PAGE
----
So we beat on, boats against the current, borne back ceaselessly to our degrees which distract us from Bubble-worship. The truth is that nowadays it’s hard to have a conversation with either General Editor without them trying to tie in whatever you say to the magazine… it feels like I’ve been brought to Durham to serve the website – my phone, laptop and social life all instruments for its designs. I have coffee in the places it reviews,
Writing this feels like being summoned by a dancing wooden icon, painted yes, but things are uncertain enough for me not to know whether its eye is looking at me (there is only one eye) and whether that would signify its displeasure or the proximity of some reward. All I know is that all my energies have been wired to it for the past ten days, for The Bubble is expanding and needs me. Today, I am to tell you that our posters and flyers have increased readership figures hugely and exciting newness is occurring.
“Paint almost everywhere” is what about 300 people were told as they walked into our White Walls event last Wednesday – check out the pictures of the resulting multicolour madness here. Meanwhile, back on the website itself, the next new big development is the Current Affairs section, to be launched on Monday. In this, the idol’s objective is to set up a short daily briefing on topical issues; write to firstname.lastname@example.org if you want to be involved. And to make these shorter but plentiful articles fit with our format, we will be redesigning the front page. Last but not least, our new creative section, which has attracted a lot of interest, has published the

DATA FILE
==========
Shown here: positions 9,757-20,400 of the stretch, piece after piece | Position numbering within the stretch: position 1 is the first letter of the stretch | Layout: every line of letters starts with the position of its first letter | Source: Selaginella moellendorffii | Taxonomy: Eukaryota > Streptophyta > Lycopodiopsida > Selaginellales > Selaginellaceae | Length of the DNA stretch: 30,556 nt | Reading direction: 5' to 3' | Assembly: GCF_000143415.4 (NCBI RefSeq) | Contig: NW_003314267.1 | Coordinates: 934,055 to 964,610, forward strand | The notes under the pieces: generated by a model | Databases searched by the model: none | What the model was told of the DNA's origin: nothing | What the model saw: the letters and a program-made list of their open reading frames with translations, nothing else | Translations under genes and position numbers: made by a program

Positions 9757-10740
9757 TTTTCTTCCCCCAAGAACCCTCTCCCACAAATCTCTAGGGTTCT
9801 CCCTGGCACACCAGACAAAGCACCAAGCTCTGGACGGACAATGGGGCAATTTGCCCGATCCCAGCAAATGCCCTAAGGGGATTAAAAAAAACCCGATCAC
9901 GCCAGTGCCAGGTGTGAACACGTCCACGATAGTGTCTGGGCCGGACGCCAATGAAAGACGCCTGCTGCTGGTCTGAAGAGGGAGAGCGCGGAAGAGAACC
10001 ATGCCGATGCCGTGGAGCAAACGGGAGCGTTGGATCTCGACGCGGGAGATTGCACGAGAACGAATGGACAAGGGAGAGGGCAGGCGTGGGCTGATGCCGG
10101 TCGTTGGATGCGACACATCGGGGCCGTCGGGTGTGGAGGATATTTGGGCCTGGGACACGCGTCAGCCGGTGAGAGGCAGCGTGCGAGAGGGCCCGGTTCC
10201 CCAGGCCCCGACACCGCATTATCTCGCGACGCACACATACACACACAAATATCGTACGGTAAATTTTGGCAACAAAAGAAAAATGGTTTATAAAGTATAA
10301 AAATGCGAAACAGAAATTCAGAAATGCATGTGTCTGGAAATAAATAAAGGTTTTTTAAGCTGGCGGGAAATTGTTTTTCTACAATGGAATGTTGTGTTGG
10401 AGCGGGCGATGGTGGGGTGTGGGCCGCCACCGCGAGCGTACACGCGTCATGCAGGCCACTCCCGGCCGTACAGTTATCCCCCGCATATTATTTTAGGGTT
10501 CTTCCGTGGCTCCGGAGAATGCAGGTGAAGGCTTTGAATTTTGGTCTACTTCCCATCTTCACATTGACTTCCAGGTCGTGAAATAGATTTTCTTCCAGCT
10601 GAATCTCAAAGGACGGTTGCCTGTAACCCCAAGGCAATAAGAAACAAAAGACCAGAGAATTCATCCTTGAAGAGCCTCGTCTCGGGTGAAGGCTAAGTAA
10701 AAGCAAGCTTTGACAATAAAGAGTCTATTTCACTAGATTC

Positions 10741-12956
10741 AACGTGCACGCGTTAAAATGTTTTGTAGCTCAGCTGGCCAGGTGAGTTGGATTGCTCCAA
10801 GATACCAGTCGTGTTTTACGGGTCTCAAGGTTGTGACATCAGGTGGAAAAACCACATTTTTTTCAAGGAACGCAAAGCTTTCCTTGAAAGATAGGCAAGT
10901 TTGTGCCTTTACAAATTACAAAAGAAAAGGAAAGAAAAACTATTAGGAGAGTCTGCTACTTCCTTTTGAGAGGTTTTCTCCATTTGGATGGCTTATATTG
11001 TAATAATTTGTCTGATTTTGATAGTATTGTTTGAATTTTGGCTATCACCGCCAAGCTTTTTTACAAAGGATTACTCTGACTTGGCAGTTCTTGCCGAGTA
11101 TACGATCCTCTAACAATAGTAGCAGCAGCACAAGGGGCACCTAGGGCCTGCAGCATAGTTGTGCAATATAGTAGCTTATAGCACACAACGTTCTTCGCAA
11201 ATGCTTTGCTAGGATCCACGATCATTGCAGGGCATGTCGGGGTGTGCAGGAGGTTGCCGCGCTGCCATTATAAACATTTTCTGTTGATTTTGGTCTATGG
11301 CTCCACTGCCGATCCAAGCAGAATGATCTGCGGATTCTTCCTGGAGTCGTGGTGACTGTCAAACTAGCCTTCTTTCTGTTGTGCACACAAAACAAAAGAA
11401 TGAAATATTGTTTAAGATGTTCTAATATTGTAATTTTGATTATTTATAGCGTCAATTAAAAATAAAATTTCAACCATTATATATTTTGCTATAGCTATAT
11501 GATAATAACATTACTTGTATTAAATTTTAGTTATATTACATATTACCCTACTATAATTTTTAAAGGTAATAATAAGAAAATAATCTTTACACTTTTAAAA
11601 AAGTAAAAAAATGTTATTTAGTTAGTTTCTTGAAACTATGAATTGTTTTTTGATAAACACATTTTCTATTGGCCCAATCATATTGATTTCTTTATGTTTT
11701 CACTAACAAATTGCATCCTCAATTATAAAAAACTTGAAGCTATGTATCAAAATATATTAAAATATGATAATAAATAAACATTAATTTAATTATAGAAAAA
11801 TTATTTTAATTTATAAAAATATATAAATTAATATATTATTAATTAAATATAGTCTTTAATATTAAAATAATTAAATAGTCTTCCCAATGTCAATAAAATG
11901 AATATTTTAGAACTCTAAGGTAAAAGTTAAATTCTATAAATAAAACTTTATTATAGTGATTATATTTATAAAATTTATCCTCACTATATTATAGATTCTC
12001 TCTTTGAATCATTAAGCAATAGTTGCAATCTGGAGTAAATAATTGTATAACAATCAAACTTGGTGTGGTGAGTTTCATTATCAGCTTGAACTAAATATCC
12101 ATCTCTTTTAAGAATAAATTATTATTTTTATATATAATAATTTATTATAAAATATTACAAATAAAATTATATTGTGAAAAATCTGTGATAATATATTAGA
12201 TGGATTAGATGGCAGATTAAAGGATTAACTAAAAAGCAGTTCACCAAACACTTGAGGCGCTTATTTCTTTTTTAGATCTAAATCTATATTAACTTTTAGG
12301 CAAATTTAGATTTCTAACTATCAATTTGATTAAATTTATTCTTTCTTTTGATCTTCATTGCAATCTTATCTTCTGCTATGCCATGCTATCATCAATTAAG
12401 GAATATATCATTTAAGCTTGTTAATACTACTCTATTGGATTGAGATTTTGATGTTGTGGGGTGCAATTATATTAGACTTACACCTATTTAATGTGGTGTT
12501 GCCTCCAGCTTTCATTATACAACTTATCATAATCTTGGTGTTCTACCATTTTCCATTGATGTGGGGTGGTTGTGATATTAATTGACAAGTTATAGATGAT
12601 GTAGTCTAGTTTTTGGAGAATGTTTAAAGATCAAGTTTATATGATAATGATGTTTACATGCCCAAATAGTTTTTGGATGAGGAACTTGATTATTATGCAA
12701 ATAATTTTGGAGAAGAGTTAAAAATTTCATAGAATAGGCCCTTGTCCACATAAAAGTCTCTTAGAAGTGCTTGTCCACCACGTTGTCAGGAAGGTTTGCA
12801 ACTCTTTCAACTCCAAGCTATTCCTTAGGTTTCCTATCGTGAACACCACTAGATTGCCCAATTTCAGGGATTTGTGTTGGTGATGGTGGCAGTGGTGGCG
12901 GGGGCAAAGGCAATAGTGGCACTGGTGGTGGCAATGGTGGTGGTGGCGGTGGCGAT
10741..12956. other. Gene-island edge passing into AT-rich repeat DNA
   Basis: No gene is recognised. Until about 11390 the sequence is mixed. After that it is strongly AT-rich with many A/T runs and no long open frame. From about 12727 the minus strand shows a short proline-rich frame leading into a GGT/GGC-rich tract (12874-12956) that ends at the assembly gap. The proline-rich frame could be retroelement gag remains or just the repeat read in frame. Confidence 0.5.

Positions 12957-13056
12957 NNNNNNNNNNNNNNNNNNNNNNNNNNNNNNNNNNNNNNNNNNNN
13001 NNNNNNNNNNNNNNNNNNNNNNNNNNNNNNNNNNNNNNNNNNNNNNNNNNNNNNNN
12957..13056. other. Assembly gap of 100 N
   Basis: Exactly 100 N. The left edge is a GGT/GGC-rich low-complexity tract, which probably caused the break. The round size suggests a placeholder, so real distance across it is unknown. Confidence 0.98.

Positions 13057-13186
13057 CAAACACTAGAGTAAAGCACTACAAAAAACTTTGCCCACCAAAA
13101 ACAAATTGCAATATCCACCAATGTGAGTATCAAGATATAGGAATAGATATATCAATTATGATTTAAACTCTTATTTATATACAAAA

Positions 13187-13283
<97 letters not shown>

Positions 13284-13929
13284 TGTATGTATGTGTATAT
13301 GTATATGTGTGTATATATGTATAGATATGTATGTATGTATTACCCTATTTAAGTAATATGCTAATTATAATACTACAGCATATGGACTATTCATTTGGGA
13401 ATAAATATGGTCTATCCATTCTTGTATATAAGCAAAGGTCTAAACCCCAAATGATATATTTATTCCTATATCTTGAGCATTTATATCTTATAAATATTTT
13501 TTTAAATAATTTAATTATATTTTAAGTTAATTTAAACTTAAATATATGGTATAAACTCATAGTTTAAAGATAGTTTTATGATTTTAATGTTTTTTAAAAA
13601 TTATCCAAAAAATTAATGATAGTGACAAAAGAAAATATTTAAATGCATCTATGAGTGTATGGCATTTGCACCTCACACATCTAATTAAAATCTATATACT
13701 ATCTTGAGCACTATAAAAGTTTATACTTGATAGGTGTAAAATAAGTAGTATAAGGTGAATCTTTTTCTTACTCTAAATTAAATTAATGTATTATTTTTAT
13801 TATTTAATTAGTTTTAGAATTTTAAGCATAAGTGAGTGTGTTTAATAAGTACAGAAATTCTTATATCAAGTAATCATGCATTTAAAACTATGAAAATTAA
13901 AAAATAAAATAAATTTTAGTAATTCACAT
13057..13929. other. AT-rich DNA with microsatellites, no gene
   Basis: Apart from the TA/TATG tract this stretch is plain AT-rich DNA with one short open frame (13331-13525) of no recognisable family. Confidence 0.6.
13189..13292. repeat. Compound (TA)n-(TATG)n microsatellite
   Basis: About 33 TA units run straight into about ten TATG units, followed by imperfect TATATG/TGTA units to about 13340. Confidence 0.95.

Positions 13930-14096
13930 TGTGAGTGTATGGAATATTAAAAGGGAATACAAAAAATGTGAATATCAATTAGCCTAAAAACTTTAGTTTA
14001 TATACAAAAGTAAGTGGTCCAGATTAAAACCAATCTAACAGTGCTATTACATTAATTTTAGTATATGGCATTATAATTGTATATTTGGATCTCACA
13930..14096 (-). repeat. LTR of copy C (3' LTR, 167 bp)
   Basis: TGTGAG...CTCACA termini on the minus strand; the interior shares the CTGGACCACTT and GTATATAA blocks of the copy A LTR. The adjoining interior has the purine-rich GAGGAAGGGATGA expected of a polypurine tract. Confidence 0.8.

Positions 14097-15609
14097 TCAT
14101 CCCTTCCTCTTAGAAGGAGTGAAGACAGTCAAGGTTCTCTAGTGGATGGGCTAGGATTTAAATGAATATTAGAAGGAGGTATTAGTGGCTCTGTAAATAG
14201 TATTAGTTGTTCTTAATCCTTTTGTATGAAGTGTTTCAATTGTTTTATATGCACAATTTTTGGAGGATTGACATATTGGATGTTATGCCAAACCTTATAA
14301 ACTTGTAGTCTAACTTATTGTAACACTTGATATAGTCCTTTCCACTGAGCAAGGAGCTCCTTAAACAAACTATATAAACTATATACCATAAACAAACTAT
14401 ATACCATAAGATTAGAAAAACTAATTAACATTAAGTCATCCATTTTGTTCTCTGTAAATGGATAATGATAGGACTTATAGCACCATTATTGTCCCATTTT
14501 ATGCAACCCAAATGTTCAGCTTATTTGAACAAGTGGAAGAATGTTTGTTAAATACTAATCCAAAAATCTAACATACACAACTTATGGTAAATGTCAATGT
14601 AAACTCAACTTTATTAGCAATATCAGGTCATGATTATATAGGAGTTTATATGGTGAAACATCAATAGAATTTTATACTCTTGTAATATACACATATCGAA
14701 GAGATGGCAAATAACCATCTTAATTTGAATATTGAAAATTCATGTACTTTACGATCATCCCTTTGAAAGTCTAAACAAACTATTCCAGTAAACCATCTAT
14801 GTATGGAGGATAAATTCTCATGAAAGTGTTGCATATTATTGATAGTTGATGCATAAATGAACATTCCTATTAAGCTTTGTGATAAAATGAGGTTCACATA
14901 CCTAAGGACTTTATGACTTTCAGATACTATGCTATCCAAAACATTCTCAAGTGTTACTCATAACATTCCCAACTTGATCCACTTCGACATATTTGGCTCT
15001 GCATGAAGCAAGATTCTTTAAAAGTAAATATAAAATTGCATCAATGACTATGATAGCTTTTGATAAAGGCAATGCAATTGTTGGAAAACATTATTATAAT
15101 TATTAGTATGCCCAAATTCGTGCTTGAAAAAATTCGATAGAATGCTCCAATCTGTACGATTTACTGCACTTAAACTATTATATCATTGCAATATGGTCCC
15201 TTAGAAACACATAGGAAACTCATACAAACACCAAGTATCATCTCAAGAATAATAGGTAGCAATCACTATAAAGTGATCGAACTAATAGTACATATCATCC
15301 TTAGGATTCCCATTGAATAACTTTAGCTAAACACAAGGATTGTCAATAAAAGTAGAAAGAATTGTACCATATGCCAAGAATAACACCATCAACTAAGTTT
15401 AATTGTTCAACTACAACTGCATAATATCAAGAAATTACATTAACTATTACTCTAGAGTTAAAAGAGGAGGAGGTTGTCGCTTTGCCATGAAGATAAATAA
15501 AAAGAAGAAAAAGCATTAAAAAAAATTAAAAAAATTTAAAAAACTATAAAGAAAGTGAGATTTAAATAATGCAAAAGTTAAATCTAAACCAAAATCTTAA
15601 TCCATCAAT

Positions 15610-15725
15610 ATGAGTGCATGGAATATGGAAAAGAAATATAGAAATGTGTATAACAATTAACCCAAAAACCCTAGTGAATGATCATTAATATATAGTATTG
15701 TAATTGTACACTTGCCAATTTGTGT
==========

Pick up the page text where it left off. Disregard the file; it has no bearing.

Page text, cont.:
Something similar was going on during the anti-cuts campaign last term. Think back to November: the news reports would focus either on the violence in London or on the government going through the motions. Whatever the media, any discussion of the issues came after these images and would always begin with opponents of the cuts apologising for their side’s violence (unlike the Home Secretary). It was easy to get the impression that the only two possibilities were peaceful acceptance of the government’s proposals or violent unrest: resistance was systematically portrayed as illegitimate. Because the protests split the Lib Dems and were becoming more widely accepted, it sometimes looked like they had the potential to destroy the Coalition. But upset at the disorder prevailed over centrist opinion and cut the movement’s momentum and potency.
In both cases, it is the idea that the Roma are criminal aliens and that the demonstrators were violent extremists which prevailed, not debate. In this context, it might be worth remembering that the last mass popular protests that took place in this country about the war in Iraq. Which Britain joined because the Iraqis had Weapons of Mass Destruction they didn’t have. But I am being unfair. No one relies on the facts to decide – we all decide on what we think the facts are. In the words of the man who convinced the US government and the British cabinet to disbelieve their own intelligence: “we create our own reality.”
And they do, they do. Remember the Iraqi civilians overjoyed with the American toppling of Saddam Hussein’s statue in Baghdad? There is ample evidence that this was not the spontaneous celebration the US Army propaganda’d it to be. The Iraqis probably realised before us Westerners that we hadn’t come to free them. But don’t get too paranoid. There are some honest mistakes. Think of the Egyptian protests back in February 2011. Five years later, the army still hasn’t allowed free elections. But at the time, egged on by the BBC et al., we were glad to see Mubarak go…